Anyway, Lord Nityānanda spent His childhood in complete spiritual bliss in the village of Ekācakra. When He was twelve a traveling sannyāsī asked His father to take Nitai with Him as an assistant. The Lord then spent two decades visiting all the holy places in India. We don’t know if He took sannyāsa Himself. We are not even sure who was His initiating spiritual master.

Some sources say that He was Lord Caitanya’s cousin while others say that He was godbrother of Mādhavendra Purī, which would put Him as guru of Lord Caitanya’s guru. Yet they behaved like brothers and that wouldn’t have been appropriate on Lord Caitanya’s behalf.

Caitanya Bhāgavata describes Lord Nityānanda’s meeting with Mādhavendra Purī and it didn’t look like they were separated by two steps in guru-disciple chain. Or maybe Mādhavendra Purī saw the Lord for who He was and immediately assumed position of His eternal servant. I guess it will remain a mystery.

Anyway, Lord Nityānanda was waiting in Vṛndāvana and when Lord Caitanya started His saṅkīrtana movement He immediately came to Navadvīpa. He was perfectly at home there, too. He knew what was going on. Where everyone had hopes He had full foreknowledge and that must have impressed devotees there.

Being fully immersed in Kṛṣṇa He didn’t care for anything else, not for etiquette, not for decorum, not for customs, not for rules – He was an avadhūta. Having spent so much time with sannyāsīs He was way past that level, He knew the goal and the essence of renunciation and He was a perfect example of how everything done for Kṛṣṇa is automatically perfect and pure, and a standard for everyone else to follow.

There’s one more thing to be said about Lord Nityānanda’s behavior – He really didn’t care for anything but service to Kṛṣṇa. Lord Caitanya had sent Six Gosvāmīs to Vṛndāvana to reveal Kṛṣṇa’s pastimes and they have written a lot of literature on the subject but not a lot about Lord Nityānanda. Among probably hundreds of books He was briefly mentioned only once or twice.

We can understand why – Gosvāmīs elaborated on conjugal relations with Kṛṣṇa, which wasn’t Lord Nityānanda’s cup of tea. Did He care? Not at all. All His followers and associates were in a relatively inferior sakhyā rasa and, being situated in their original position, they didn’t envy or strive for a relatively superior level of gopīs. They had a blast of the time in Bengal for themselves. They didn’t stop anyone from pursuing gopīs’ path, either. Lord Nityānanda personally appeared in Kṛṣṇadāsa Kavirāja dream and ordered Him to go to Vṛndāvana, for example.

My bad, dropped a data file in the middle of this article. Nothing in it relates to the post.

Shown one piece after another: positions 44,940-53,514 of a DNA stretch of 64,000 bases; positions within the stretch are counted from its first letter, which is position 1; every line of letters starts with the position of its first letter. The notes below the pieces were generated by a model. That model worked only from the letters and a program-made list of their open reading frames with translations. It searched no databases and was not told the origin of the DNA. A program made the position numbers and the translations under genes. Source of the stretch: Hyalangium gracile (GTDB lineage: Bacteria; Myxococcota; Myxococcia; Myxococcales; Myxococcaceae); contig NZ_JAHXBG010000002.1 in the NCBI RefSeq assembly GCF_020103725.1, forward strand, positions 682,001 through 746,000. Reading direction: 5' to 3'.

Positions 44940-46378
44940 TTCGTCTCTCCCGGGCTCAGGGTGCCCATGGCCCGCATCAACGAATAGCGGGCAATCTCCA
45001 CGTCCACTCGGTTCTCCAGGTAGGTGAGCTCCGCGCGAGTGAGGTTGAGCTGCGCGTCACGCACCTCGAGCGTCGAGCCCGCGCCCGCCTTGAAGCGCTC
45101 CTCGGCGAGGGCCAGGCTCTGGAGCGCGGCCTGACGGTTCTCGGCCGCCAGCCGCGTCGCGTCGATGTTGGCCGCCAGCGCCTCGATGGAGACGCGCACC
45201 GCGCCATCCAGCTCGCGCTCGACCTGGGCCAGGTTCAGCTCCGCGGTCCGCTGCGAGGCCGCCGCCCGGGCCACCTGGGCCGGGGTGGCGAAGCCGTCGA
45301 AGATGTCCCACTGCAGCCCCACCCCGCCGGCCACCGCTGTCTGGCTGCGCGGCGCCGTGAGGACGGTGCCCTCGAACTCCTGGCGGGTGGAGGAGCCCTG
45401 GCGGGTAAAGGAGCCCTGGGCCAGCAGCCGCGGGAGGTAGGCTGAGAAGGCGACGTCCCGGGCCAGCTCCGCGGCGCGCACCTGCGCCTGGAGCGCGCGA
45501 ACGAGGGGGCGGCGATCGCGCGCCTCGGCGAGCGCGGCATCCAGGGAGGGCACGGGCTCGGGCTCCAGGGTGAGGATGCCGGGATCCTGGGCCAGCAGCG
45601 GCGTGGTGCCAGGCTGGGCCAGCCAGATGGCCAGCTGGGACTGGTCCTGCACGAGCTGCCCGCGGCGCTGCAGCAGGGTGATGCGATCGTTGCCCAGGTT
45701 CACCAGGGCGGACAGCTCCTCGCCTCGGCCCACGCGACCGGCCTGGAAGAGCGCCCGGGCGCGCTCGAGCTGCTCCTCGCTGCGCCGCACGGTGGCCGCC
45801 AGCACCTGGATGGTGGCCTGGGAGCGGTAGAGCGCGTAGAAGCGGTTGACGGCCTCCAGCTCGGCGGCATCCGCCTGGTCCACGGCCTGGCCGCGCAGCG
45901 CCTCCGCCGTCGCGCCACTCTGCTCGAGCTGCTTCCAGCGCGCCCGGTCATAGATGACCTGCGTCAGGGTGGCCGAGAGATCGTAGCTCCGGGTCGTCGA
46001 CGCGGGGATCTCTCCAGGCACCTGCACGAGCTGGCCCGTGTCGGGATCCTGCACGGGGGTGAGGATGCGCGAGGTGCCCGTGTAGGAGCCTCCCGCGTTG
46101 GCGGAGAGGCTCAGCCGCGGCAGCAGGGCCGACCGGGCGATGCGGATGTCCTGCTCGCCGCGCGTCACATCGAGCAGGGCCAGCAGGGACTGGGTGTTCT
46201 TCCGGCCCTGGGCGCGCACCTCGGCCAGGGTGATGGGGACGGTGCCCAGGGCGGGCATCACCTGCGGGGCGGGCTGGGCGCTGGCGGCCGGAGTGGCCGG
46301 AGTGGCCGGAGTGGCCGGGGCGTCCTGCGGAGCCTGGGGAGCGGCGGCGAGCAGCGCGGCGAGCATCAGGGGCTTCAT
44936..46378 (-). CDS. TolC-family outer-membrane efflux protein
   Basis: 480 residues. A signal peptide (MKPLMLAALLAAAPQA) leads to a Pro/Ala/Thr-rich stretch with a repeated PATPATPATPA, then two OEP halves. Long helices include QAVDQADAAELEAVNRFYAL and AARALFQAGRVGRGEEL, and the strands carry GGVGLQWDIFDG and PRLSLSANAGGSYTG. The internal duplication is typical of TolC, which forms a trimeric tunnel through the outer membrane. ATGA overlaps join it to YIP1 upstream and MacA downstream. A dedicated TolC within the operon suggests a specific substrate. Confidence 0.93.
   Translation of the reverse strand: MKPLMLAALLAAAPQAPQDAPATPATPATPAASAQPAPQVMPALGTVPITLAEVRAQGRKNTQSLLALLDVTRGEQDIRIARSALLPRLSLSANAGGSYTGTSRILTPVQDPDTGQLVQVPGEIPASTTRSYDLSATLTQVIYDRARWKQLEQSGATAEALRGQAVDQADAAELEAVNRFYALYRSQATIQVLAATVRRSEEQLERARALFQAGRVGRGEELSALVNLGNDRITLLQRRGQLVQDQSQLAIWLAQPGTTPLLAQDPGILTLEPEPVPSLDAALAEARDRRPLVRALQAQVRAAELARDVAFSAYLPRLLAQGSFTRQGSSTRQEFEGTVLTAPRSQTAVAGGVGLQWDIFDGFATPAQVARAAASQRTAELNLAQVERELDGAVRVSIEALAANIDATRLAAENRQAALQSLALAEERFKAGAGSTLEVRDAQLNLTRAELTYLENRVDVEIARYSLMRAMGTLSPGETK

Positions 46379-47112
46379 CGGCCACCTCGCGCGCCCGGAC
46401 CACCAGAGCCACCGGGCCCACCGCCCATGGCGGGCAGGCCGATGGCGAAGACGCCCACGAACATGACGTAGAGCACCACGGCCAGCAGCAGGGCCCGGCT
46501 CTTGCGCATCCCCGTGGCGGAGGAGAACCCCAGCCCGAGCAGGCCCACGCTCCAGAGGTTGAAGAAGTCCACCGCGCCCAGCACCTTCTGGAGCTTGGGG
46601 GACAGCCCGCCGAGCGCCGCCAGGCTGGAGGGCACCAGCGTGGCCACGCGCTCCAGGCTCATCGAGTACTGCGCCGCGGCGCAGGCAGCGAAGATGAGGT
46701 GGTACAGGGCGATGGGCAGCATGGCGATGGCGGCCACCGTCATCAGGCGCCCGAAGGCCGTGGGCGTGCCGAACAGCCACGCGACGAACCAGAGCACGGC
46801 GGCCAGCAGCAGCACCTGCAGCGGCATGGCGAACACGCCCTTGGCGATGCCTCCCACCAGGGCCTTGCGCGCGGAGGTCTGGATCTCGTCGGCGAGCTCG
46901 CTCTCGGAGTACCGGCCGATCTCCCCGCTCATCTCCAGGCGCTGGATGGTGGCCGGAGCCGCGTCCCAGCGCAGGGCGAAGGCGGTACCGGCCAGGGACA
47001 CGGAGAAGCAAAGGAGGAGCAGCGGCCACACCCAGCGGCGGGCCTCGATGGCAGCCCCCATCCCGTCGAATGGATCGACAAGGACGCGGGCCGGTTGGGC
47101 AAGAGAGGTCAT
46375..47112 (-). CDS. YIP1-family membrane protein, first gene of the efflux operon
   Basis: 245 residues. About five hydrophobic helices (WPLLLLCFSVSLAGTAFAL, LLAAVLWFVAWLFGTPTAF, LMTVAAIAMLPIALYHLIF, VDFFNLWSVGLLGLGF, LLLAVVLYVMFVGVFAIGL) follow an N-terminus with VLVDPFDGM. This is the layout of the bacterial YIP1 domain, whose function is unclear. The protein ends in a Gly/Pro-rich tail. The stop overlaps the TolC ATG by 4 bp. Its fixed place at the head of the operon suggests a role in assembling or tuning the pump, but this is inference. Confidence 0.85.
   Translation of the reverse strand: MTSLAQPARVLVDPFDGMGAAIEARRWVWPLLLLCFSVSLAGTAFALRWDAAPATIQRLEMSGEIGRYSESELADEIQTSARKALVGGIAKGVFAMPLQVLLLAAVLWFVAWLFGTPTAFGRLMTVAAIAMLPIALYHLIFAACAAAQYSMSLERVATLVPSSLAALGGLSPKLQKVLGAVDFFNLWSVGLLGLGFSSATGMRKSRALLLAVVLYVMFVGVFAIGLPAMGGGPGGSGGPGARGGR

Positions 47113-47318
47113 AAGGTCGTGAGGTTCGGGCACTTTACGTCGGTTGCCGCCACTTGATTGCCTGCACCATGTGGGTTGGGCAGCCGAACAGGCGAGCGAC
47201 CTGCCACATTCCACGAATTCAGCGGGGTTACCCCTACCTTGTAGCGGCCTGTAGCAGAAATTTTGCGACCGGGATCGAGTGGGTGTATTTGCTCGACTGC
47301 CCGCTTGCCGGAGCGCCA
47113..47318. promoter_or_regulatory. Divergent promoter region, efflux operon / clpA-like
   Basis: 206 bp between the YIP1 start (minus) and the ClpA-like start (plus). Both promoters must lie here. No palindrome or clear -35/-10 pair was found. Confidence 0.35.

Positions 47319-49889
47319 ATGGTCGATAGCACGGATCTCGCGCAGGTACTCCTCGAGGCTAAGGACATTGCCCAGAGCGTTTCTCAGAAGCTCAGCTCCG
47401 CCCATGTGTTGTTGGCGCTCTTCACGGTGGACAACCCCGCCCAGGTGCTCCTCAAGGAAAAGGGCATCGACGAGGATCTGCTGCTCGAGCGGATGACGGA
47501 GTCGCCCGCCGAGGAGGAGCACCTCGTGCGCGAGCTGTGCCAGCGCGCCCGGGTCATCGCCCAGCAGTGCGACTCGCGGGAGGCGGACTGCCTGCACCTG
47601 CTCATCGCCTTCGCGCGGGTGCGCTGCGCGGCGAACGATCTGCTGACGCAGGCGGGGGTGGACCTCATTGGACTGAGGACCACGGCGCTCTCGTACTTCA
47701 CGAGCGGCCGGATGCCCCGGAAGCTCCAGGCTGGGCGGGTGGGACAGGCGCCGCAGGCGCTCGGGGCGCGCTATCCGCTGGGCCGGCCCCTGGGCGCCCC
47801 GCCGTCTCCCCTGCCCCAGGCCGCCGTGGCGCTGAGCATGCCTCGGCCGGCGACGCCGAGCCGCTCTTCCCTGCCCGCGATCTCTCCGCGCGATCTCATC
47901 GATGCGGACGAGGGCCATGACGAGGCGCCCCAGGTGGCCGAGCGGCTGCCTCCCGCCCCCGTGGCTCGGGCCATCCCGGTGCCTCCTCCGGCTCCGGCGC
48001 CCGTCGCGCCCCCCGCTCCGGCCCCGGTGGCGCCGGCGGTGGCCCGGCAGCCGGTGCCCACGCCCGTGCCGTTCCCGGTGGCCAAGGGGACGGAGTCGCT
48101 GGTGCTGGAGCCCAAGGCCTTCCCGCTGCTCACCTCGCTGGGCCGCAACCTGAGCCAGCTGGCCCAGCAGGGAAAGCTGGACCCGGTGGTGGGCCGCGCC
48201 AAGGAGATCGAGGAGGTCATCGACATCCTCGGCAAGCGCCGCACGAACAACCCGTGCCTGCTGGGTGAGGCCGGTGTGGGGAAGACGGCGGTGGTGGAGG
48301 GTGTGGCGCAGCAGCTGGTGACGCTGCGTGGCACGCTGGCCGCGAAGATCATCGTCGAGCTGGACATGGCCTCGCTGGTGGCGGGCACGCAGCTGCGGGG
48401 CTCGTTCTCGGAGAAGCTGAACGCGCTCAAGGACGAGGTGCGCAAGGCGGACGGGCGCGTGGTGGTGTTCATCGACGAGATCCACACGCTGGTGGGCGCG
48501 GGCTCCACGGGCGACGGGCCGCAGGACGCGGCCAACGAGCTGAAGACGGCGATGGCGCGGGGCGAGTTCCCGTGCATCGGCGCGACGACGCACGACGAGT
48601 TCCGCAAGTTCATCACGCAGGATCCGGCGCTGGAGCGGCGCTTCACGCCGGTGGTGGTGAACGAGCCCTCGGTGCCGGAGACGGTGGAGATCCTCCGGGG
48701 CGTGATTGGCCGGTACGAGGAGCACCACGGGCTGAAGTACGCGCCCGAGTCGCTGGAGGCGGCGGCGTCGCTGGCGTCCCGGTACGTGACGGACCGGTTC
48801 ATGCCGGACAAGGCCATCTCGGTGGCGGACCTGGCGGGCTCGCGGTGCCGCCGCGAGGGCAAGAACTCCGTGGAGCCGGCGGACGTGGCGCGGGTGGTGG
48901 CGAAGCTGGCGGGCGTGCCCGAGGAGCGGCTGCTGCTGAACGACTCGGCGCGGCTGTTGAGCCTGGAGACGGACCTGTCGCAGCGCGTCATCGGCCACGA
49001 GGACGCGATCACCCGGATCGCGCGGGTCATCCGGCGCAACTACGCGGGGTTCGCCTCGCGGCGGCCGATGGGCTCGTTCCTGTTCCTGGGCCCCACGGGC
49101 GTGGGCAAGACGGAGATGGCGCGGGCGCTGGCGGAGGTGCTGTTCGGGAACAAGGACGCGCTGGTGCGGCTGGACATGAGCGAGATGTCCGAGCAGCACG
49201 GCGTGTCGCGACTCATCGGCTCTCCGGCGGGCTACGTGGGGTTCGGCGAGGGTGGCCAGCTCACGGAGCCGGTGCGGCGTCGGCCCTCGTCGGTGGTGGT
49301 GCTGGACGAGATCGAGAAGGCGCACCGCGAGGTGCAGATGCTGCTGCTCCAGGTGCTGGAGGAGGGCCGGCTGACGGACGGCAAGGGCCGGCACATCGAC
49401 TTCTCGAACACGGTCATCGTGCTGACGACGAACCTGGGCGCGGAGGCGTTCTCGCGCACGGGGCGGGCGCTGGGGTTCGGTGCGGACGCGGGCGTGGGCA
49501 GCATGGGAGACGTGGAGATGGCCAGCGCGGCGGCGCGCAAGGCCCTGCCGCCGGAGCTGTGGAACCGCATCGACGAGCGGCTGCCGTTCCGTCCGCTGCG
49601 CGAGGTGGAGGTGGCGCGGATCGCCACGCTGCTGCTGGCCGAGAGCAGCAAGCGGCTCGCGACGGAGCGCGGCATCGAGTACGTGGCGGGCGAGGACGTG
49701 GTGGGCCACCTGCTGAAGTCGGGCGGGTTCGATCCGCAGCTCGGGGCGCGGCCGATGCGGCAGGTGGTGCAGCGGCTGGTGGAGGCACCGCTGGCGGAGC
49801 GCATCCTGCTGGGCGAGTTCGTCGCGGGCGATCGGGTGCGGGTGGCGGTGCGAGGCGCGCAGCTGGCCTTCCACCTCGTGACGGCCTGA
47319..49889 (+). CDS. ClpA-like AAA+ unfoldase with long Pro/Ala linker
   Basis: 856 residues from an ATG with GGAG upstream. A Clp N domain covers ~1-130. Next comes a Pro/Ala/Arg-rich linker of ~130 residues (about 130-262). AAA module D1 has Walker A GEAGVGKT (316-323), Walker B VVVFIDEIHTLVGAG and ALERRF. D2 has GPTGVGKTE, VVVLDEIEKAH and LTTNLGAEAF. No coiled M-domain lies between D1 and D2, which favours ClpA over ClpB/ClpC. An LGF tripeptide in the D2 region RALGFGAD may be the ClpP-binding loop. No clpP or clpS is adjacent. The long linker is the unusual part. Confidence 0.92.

We do not practice any rasas in our service but it would be wise of us to learn Lord Nityānanda’s humility and dedication to whatever service was assigned to Him. He was asked to preach to Bengali “infidels” and that’s what He did, He didn’t mind that others were given the much more prestigious task of going to Vṛndāvana and revealing the highest truth about relationship with God.

For that we can easily find examples among us – devotees who think that moving to Vṛndāvana is superior and more desirable than staying put and following the orders of our gurus. Maybe it is, maybe it isn’t. We should take a hint from Lord Nityānanda, though, and realize that if we dedicate ourselves to executing whatever orders given we would satisfy not only ourselves but Kṛṣṇa, too. Shouldn’t that be our goal? Shouldn’t Lord Nityānanda be our adi-guru? Yes and yes, case closed.

Advertisements

Leave a Reply

Fill in your details below or click an icon to log in:

WordPress.com Logo

You are commenting using your WordPress.com account. Log Out / Change )

Twitter picture

You are commenting using your Twitter account. Log Out / Change )

Facebook photo

You are commenting using your Facebook account. Log Out / Change )

Google+ photo

You are commenting using your Google+ account. Log Out / Change )

Connecting to %s